Keeping the blogosphere posted on the goings on of the world of submarines since late 2004... and mocking and belittling general foolishness wherever it may be found. Idaho's first and foremost submarine blog. (If you don't like something on this blog, please E-mail me; don't call me at home.)

Wednesday, November 02, 2005

Typically Breathless Report Of Sub Non-Event

While I defer to drunknsubmrnr as the "blog of record" for all things Canadian submarine-related, I couldn't help but comment on the typical media response to the recent transformer fire on HMCS Windsor.

This story from The Toronto Star (will probably require registration soon; this version might last longer) tries its hardest to find parallels between this non-event and the tragedy on HMCS Chicoutimi last year, without much success. Some excerpts:

"The electrical blaze was isolated to a part of the air-conditioning system and snuffed out quickly. There were no injuries, and the ship has not been called back to port.
"Aspects of the fire and the navy's response to it were eerily similar to the tragedy that killed Lieut. Chris Saunders, 32, in October 2004, aboard the maiden voyage of HMCS Chicoutimi.
"Both blazes were caused by electrical problems. In the case of HMCS Chicoutimi, water flooded in from an open hatch and sloshed over power cables. That created an explosion that blew holes in the deck of the captain's cabin, sending smoke throughout the ship. The cause of Sunday's electrical fire that melted a transformer in the cooling system of HMCS Windsor is under investigation.
"The navy was sharply criticized for its management of the Chicoutimi crisis, particularly because it told the public everything was fine when in fact Chicoutimi was drifting without power in the Irish Sea with a critically injured sailor on board. This week, the navy waited more than 24 hours to notify the public of the blaze aboard HMCS Windsor, and could not be reached to comment on questions such as where Windsor was when the crisis occurred, or how it has affected ship operations."

I'm sorry, but a transformer fire that's quickly extinguished is one of the biggest non-events there is. As to how it affected ship operations, the Canadian Navy stated this explicitly in their news release (released the day before the story above):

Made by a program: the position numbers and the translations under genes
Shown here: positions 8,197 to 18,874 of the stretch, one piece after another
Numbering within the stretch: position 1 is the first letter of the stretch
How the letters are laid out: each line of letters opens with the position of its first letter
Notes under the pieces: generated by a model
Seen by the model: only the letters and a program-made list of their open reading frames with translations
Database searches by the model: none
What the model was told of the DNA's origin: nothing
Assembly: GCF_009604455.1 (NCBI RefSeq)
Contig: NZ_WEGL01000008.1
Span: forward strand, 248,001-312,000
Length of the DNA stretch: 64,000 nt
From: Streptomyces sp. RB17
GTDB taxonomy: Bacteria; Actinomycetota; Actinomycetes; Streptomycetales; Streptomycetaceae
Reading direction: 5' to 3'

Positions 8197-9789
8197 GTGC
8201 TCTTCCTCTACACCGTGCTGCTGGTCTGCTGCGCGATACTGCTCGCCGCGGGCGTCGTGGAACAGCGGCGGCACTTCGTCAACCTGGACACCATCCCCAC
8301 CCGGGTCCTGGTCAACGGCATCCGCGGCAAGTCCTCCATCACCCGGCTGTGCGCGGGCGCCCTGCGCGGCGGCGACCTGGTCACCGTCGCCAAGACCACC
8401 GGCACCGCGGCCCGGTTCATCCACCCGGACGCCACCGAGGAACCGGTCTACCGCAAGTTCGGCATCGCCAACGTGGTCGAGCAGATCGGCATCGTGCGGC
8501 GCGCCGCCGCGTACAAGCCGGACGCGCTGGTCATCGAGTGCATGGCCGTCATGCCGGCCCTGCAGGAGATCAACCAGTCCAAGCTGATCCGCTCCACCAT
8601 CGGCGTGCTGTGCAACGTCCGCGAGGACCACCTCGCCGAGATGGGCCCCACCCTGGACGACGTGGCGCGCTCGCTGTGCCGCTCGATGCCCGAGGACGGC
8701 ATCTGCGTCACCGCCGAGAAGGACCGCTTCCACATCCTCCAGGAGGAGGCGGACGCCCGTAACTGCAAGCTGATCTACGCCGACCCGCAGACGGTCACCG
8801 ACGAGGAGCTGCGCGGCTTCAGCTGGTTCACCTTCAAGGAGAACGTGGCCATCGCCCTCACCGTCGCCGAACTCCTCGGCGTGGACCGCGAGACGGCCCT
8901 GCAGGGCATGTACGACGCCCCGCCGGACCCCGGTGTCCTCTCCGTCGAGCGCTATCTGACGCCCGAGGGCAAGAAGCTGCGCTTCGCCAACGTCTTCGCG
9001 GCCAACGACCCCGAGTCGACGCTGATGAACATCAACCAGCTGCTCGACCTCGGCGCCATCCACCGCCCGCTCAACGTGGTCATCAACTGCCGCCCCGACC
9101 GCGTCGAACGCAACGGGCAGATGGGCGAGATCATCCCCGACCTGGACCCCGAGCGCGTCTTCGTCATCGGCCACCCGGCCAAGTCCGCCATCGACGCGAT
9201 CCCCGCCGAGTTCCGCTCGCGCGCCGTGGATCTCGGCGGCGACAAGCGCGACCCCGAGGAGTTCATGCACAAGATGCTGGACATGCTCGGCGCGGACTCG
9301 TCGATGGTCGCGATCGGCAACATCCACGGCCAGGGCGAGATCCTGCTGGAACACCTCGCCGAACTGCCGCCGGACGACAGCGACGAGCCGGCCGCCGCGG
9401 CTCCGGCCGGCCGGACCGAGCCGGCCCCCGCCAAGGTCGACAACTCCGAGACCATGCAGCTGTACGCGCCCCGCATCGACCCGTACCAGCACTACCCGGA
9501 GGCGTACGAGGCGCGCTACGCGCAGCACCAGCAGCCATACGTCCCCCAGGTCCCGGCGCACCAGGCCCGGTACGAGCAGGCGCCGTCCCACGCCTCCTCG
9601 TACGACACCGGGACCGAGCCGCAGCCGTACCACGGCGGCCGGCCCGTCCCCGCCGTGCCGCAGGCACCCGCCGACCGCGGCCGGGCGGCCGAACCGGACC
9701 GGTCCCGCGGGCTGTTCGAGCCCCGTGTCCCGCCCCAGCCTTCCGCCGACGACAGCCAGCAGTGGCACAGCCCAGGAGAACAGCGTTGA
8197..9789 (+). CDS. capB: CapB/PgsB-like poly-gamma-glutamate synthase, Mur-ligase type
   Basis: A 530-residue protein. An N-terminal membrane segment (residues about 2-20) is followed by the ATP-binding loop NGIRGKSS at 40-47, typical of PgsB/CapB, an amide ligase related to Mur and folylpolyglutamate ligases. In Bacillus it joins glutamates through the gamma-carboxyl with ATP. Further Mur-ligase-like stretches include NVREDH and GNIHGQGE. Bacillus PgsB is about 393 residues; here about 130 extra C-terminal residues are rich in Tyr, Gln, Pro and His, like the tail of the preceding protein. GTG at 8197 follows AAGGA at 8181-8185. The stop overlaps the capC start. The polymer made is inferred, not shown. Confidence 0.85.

"Yesterday morning while operating at sea, the crew of HMCS Windsor was brought to ‘emergency stations’ to react to the melting of a transformer which caused the presence of white smoke and the smell of electrical burning in the forward part of the engine room of the submarine. No injuries were sustained in the incident and the boat remains at sea and fully operational.
"As a result of the smoke, and as part of the standard response to a potential fire, the ship’s two attack teams were rapidly assembled and the submarine returned to safe depth. Once power was isolated to the area by the electrical repair parties, the source of the smoke was found to be a melted transformer within the controller box for the number one chilled water plant. The transformer was removed from the controller box and there was no further damage to any of the surrounding equipment.
"HMCS Windsor remains at sea conducting vital operational training and evaluations that continue to increase the number of current submariner and technical certifications.
"As part of the built-in redundancy for cooling capacity, the submarine has three chilled water plants. The investigation into the cause of the transformer failure is underway however there is no immediate impact on operations as a result of this incident."

I'm sure the reason the Navy waited "over 24 hours to notify the public" was because they were probably debating with themselves: 'Look, if we announce this, the press will blow it completely out of proportion -- what's the point?' Of course, they did the right thing by announcing it -- otherwise, when the boat pulled back in, and some wife heard and called the press, you would have heard about the Navy "covering up" some horrendous fire.

Please don't think I'm minimizing the danger of fire aboard a submarine -- along with flooding, it's about the worst casualty you can have. That's why submariners are trained to put out fires as quickly as possible before they can cause real problems, and it looks like the crew of the Windsor did just that.

On the other hand, I did find this kewl graphic explaining how water came down the hatch on the Chicoutimi, so my visit to The Toronto Star website didn't completely rot my brain.

Staying at PD...


Blogger drunknsubmrnr said...

The graphic uses the "c-word". No submarine treats for them....

11/02/2005 7:37 AM

Blogger Bubblehead said...

In addition to the improper word for "shut", I noticed it also used "betweem", which may, I realize, be an actual Canadian word...

11/02/2005 7:46 AM

Blogger drunknsubmrnr said...

Not at all. We use extra vowels, not extra consonants.

No splicing the mainbrace for the The Star....

11/02/2005 8:31 AM


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